One of my companions had a foie gras appetizer, which he loved, while two of us shared steak tartare, which was wonderful. However, a steakhouse must be judged mainly on the quality of its steaks, and V fails to deliver the goods. My porterhouse was unevenly charred, had an unacceptably high fat and gristle content, and offered a flimsy and under-sized filet on the smaller side of the cut. It was done correctly to the medium-rare temperature I had ordered, but it was otherwise a porterhouse no restaurant of this purported calibre should serve. The other porterhouse at our table was a bit better, but we quickly agreed: this was not a $66 steak. At half that price, I would have considered myself over-charged.

I went to the men’s room, and a couple of guys asked me about my steak. I shared my experience. “Mine sucked,” one fellow said. “So did mine,” said another. To be fair, I should report that my other table companion ordered the Waygu, which he said was the best steak he’d ever had in his life. Undoubtedly V has the equipment to put out great steak on occasion, but they must be accepting whatever wildly inconsistent inventory appears on their loading dock every morning.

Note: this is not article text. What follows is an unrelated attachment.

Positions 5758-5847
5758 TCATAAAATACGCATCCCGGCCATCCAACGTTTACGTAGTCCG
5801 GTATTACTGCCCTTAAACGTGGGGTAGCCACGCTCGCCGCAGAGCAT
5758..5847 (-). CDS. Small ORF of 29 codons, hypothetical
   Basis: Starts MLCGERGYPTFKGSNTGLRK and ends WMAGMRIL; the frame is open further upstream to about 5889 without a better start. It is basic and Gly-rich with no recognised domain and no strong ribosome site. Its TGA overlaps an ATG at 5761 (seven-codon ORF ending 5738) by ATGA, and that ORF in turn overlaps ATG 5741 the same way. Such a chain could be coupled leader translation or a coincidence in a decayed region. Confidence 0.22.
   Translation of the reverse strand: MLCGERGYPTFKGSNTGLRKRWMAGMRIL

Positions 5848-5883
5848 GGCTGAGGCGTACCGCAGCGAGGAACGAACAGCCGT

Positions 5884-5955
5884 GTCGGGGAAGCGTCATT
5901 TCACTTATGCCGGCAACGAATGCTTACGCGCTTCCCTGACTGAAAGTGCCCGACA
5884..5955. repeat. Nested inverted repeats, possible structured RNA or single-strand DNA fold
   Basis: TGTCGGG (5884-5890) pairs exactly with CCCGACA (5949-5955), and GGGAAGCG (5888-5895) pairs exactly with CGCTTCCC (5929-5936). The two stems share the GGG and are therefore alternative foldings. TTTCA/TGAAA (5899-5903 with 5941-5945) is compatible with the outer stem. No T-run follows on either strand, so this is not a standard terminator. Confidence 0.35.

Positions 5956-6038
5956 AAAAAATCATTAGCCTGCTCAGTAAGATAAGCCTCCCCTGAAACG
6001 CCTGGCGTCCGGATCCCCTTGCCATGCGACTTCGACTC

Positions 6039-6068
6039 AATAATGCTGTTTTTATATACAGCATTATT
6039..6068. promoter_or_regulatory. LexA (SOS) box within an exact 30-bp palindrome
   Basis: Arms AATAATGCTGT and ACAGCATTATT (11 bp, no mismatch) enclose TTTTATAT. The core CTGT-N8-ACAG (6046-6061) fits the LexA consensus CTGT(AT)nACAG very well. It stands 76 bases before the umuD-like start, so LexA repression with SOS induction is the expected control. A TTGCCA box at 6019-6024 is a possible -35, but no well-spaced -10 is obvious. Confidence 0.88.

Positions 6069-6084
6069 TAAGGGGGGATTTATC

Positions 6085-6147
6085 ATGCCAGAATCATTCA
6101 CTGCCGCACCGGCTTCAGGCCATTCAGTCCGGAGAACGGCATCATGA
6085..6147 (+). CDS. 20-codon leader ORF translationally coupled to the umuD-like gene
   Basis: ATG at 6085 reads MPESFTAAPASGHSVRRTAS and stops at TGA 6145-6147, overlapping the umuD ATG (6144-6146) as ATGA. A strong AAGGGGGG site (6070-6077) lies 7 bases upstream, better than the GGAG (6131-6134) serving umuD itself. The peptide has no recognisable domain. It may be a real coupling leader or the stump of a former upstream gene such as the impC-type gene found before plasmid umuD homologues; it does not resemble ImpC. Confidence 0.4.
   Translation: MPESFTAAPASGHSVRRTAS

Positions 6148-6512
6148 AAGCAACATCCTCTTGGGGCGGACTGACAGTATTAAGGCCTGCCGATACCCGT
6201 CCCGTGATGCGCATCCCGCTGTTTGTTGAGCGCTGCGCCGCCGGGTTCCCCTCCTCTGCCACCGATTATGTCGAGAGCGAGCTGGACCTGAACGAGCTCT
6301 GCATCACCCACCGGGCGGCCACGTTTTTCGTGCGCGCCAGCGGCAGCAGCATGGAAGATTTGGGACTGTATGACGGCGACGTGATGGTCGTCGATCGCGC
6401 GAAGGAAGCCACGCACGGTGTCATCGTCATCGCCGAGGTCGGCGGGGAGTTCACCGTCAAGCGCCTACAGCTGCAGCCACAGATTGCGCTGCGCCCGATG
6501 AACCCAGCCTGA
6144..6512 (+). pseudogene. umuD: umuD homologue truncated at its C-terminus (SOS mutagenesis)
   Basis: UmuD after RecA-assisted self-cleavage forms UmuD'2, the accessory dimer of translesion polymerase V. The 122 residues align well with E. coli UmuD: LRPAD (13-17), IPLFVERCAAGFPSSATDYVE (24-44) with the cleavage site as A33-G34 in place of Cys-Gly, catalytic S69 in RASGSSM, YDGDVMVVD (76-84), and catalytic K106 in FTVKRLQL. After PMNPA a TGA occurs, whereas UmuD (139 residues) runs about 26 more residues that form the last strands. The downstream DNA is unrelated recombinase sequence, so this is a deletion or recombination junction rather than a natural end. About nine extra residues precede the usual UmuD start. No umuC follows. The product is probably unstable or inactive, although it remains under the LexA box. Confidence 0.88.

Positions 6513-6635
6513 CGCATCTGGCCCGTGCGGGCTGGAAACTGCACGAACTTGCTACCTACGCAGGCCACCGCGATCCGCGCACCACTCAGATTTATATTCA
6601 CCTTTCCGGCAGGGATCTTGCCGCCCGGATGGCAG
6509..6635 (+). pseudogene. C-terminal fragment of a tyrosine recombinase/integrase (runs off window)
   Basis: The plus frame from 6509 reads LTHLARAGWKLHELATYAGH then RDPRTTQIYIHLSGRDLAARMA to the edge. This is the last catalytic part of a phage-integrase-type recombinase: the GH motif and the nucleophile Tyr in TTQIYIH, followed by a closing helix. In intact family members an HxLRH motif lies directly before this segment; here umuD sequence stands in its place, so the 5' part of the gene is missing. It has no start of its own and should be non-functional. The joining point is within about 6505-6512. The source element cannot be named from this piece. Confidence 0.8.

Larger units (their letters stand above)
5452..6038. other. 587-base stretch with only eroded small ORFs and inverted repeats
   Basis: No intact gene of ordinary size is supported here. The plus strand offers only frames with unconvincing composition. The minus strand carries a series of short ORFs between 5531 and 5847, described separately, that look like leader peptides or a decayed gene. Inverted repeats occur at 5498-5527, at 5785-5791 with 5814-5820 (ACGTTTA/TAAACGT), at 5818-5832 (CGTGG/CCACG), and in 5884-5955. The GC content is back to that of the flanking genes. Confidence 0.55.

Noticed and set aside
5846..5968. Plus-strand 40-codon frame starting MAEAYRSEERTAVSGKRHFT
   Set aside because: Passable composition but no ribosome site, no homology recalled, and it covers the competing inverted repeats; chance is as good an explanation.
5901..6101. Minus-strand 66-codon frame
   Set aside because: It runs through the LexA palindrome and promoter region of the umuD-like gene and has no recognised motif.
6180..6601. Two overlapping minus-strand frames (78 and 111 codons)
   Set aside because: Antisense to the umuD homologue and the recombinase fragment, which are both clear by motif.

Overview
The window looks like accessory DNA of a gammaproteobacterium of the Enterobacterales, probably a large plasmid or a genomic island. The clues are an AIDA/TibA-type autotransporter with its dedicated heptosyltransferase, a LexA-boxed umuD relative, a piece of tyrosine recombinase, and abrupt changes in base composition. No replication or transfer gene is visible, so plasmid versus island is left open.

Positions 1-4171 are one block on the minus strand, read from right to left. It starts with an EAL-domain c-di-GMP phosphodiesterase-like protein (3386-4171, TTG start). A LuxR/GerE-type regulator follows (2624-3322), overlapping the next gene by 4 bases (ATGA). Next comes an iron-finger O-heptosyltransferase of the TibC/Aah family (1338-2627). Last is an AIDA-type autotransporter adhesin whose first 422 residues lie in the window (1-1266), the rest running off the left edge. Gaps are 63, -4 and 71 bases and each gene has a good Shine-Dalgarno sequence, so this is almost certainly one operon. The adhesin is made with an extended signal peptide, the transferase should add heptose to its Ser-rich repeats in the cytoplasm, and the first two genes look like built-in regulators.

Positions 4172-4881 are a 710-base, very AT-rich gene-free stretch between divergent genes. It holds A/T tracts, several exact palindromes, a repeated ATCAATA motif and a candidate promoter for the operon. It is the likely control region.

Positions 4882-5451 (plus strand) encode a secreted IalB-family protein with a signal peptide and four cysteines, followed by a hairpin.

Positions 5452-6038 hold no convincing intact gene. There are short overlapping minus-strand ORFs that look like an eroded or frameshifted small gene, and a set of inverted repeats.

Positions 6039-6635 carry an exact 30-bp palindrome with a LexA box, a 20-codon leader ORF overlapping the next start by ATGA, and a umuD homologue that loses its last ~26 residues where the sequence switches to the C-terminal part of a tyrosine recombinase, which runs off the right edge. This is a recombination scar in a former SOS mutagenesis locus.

V has an ample selection of side dishes. I ordered the “fripps,” which are like large potato chips prepared in a tempura batter. These are superb, but it’s a problem when they utterly out-class the steak. A selection of complimentary sauces came with our meal. These added a little spice to an otherwise humdrum steak, but in my view the best steaks shouldn’t need them.

For dessert, I ordered the berry cheesecake. Like so many of the V desserts, the kitchen hasn’t assembled the pieces. You have a small slice of cheesecake, and a berry goo in an accompanying glass, which you’re encouraged to sip through a straw. How this is supposed to be superior to a traditional cheesecake utterly eludes me. Try the assorted cheese platter instead.